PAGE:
The United States and its allies should be firm with Russia on Ukraine but should not pick a war, retired Gen. Stanley McChrystal told CNBC on Monday.
Russian President Vladimir Putin is testing the West to see how much he can get away with in Ukraine, the former commander of U.S. and international forces in Afghanistan said in a "Squawk Box" interview.
An agreement has been reached on the delivery of Russian humanitarian aid to eastern Ukraine after talks in Berlin, officials in Moscow said. But there was no deal on a cease-fire between pro-Russia rebels and Ukrainian forces.
"We don't need to pick a fight or a war," the four-star general continued, "but I think if you start to give in—particularly to somebody like Putin—then you're going to have a very bad outcome."
In Iraq, the military said its security forces and Kurdish fighters—aided by U.S. airstrikes—have taken back the strategic Mosul Dam from Islamic militants who captured it less than two weeks ago. Iraqi forces also are planning an assault on the northern city of Mosul, hoping to retake it from Islamic State fighters, the spokesman for the country's counter-terrorism unit said Monday, according to Reuters.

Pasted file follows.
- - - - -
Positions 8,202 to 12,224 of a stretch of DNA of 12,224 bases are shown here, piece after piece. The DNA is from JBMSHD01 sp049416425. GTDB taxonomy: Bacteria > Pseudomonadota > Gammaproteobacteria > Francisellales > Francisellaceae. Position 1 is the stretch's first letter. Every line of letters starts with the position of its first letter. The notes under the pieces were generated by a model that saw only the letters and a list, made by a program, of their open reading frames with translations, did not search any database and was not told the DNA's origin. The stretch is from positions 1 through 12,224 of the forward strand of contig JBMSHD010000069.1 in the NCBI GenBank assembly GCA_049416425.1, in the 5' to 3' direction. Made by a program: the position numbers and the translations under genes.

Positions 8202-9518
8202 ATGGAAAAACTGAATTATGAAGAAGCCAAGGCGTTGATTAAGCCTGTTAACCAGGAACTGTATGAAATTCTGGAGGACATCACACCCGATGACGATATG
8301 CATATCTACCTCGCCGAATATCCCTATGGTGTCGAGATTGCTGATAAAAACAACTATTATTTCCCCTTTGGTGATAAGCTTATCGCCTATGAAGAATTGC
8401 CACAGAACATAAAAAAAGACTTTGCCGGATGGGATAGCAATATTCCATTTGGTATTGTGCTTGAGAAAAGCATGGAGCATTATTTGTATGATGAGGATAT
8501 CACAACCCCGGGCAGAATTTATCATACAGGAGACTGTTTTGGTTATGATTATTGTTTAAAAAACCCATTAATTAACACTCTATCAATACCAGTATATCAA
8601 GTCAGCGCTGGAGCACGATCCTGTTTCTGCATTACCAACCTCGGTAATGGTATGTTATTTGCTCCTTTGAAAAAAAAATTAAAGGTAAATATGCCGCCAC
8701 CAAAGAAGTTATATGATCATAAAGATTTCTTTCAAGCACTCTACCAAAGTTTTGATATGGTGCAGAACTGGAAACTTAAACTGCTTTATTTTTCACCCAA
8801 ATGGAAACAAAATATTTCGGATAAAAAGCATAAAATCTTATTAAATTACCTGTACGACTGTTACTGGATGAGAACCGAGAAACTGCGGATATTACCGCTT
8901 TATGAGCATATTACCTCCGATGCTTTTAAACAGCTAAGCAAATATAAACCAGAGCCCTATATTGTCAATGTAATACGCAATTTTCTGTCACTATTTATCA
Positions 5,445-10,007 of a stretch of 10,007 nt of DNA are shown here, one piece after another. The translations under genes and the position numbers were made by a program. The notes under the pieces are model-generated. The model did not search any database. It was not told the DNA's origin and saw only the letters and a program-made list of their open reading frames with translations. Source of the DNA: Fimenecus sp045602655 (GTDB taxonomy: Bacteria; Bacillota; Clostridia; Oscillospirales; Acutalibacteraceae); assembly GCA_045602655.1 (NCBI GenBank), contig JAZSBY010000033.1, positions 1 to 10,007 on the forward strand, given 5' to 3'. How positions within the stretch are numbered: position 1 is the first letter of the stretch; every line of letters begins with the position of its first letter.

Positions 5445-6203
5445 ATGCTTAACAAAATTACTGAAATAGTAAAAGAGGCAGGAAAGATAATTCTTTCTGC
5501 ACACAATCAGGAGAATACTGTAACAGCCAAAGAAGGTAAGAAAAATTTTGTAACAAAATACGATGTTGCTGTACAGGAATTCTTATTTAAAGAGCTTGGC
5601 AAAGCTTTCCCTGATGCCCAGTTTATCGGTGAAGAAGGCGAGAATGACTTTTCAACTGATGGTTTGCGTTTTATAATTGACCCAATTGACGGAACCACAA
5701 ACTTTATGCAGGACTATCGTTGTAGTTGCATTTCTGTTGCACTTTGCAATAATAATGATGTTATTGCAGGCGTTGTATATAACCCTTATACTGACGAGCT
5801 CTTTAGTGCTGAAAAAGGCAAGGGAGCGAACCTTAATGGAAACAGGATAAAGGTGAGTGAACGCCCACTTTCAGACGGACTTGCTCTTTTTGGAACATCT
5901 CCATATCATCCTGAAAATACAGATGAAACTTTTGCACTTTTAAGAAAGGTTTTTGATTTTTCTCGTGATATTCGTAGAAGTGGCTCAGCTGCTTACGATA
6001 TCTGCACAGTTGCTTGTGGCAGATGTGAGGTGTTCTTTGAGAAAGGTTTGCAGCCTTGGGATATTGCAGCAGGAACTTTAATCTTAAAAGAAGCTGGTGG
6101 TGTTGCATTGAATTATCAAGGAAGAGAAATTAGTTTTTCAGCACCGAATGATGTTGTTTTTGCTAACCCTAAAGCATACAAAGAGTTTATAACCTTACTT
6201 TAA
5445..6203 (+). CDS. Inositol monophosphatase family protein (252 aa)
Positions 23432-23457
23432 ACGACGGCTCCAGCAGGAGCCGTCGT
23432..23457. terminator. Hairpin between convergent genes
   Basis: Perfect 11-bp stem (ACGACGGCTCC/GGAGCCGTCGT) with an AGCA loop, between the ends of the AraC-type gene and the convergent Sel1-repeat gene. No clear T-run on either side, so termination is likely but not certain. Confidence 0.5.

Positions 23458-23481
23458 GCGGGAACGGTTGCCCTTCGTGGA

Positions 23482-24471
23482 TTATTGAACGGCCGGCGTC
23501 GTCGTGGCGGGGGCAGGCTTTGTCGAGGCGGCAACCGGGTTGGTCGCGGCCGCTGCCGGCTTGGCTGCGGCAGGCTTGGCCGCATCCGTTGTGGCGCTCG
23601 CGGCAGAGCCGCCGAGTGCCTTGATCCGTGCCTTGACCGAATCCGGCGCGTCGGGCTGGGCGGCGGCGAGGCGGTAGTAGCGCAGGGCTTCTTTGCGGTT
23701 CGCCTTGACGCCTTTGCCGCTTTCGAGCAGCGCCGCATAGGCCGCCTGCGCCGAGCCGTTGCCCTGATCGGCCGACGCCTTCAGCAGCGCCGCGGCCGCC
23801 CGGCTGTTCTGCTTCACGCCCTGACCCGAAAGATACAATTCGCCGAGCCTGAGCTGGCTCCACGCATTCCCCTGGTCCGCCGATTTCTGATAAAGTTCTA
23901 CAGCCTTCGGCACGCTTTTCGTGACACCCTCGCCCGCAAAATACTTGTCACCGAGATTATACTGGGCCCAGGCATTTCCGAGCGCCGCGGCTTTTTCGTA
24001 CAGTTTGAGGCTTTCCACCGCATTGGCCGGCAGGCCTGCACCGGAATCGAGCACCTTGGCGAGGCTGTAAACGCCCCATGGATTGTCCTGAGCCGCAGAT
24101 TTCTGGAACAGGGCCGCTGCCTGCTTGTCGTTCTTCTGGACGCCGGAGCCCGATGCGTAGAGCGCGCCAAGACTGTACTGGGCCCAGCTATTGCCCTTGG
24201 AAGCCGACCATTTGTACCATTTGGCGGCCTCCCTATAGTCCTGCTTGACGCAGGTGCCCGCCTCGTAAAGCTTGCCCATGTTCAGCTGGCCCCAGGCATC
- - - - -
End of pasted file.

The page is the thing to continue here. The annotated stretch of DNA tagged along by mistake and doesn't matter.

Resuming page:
"In the near term, I think Iraq is suffering from some of the things that happened to it and some of things it did to itself—particularly its sectarian leadership under [Nouri al-Maliki]," McChrystal said. "In the next weeks and months, you'll see increasing resistance to ISIS."
In June 2010, McChrystal stepped down from the military after Rolling Stone ran an article quoting members of his staff disparaging top White House officials and allies. McChrystal was summoned back to Washington, where he resigned.
McChrystal is now chairman of the leadership council at The Franklin Project—an effort to give every young person in America the chance to volunteer for a year of national service in the military or as a civilian.
Millennials are volunteering at rates of over 50 percent, but the demand for their services is exceeding the supply of existing positions, according to The Franklin Project.
McChrystal told CNBC he wants to make service to the nation a matter of routine.
—By CNBC's Matthew J. Belvedere. Reuters contributed to this report.